An ambassadorial role is nothing new to Urdd Gobaith Cymru apprentice Llio Bryn Jones who loves coaching sports and is proud of her Welsh language and farming background.
Llio, 18, from Henllan, near Denbigh, has been appointed an Apprenticeship Ambassador by Coleg Cymraeg Cenedlaethol (CCC) and the National Training Federation of Wales (NTfW).
Coleg Cymraeg Cenedlaethol leads the development of Welsh medium and bilingual education and training in the post-compulsory sector in Wales and the NTfW represents work-based learning providers across Wales.
Her role involves promoting bilingual apprenticeships and encouraging more people to speak the Welsh language, especially in the workplace.
Llio was a Youth Sports Trust Platinum Young Ambassador for Wales, a Young Sports Ambassador for Denbighshire and was named Denbighshire Sports Volunteer of the Year in 2019.
She completed her education through the medium of Welsh at Ysgol Llannefydd School and Ysgol Glan Clwyd and is now working towards a Foundation Apprenticeship in Activity Leadership with The Urdd.
“Having never wanted to go to university, The Urdd has given me a great opportunity to carry on my passion for sport coaching,” said Llio, whose family owns a sheep and beef farm.
“I much prefer an apprenticeship, as I am not comfortable in a classroom setting. You get so much hands-on experience and meet some extraordinary people whilst working and achieving qualifications that will help you in the future.”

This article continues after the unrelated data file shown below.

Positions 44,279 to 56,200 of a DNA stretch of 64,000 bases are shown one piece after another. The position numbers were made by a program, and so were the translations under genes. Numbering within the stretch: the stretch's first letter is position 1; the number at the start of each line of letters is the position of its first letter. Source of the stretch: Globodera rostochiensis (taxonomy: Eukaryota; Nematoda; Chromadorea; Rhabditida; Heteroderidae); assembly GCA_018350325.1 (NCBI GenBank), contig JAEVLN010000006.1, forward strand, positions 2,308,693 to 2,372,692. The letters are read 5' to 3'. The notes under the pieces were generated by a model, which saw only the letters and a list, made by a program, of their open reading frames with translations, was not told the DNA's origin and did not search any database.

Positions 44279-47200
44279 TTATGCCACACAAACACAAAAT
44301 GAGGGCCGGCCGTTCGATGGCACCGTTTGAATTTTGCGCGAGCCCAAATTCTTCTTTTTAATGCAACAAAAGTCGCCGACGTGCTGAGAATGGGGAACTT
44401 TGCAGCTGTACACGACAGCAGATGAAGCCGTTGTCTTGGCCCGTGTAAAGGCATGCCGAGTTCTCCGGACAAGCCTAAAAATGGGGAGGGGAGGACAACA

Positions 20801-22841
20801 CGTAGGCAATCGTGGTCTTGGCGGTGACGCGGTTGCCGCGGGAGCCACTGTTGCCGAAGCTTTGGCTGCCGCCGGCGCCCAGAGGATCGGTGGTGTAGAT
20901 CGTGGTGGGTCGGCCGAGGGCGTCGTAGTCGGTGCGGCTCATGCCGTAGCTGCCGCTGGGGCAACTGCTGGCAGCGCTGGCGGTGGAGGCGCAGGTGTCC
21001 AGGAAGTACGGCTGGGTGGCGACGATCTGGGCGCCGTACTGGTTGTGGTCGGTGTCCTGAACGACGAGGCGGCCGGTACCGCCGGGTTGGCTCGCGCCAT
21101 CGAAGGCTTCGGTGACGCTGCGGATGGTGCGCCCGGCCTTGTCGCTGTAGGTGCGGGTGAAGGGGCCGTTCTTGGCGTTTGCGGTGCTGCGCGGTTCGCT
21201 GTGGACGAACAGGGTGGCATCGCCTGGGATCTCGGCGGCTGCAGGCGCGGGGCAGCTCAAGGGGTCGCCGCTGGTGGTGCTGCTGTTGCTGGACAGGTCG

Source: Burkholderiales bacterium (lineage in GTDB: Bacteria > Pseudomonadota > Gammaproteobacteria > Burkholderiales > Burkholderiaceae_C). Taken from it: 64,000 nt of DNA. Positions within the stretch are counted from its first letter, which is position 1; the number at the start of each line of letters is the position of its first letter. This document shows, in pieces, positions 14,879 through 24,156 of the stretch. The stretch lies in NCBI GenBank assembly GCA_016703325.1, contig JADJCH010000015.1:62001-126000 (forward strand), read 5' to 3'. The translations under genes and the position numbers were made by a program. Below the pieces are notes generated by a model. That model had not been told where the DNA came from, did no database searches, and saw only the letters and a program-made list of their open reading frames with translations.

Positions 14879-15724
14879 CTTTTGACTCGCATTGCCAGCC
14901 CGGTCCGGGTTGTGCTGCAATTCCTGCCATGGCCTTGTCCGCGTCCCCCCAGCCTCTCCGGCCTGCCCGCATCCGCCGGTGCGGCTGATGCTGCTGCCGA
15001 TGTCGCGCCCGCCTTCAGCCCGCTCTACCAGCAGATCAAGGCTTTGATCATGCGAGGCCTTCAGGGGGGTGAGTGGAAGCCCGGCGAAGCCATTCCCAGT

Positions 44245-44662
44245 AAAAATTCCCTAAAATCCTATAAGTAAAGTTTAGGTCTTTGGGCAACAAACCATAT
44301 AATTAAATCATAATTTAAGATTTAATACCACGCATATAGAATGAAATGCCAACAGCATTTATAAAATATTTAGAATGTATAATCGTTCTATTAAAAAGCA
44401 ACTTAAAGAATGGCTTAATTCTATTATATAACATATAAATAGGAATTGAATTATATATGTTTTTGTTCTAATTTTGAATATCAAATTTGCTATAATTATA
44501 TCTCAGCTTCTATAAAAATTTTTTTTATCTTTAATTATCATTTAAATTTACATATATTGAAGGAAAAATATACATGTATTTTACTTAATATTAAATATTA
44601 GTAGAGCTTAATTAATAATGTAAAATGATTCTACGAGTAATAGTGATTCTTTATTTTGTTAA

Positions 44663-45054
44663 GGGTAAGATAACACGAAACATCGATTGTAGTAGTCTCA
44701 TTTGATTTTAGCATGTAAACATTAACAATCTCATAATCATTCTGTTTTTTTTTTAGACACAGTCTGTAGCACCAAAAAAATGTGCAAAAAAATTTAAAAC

Llio, whose ambition is to become a sports development officer, has collected health and safety, first aid and various sports coaching qualifications so far to assist her development.
Instead of providing sports activities for children in schools and in the community during the Covid-19 lockdown, she has adapted to deliver them online.
“The children enjoy the virtual activity sessions, such as gymnastics and netball, so much,” she said.
Speaking about her passion for the Welsh language and her Apprenticeship Ambassador role, Llio said she is keen to promote opportunities to learn bilingually or through the medium of Welsh to other young people.
“It’s important to me that I am able to do what I love doing in Welsh,” she explained. “The Welsh language is part of me. I think it helps an individual so much to be able to speak two languages because some companies are now looking for this ability.”
Catrin Davis, The Urdd’s apprenticeships manager, said Llio began her apprenticeship last September and is making good progress by adapting to online leadership lessons.
“Llio is a brilliant ambassador and is a member of our Apprenticeship Forum Steering Group,” she added. “Everything we do at The Urdd is working towards the Welsh Government’s target of achieving one million Welsh speakers by 2050.”
“An important part of our work is enabling young people to learn how to adapt their Welsh language skills to a work-based setting.”
Ryan Evans’ role as the NTfW’s bilingual champion is to support training providers across Wales to increase their ability to deliver more apprenticeships bilingually or through the medium of Welsh.
“Many workplaces are becoming more bilingual, so completing an apprenticeship bilingually or in Welsh can increase an individual’s confidence to work in both languages and their employability,” he said.
“Our Apprenticeship Ambassadors are excellent role models for apprenticeships, highlighting the benefits of learning and working bilingually in the workplace.”
Elin Williams, from the Coleg Cymraeg Cenedlaethol, said:
“This is the second year running that we have appointed ambassadors for the apprenticeship sector, and we think this is a vital tool in showing people that it is possible to continue with your bilingual learning through the apprenticeship route.”
“With the Welsh Governments target to reach one million Welsh speakers by 2050, it has never been more important to develop your bilingual skills and increase your employability prospects.”
The Apprenticeship Programme in Wales is funded by the Welsh Government with support from the European Social Fund.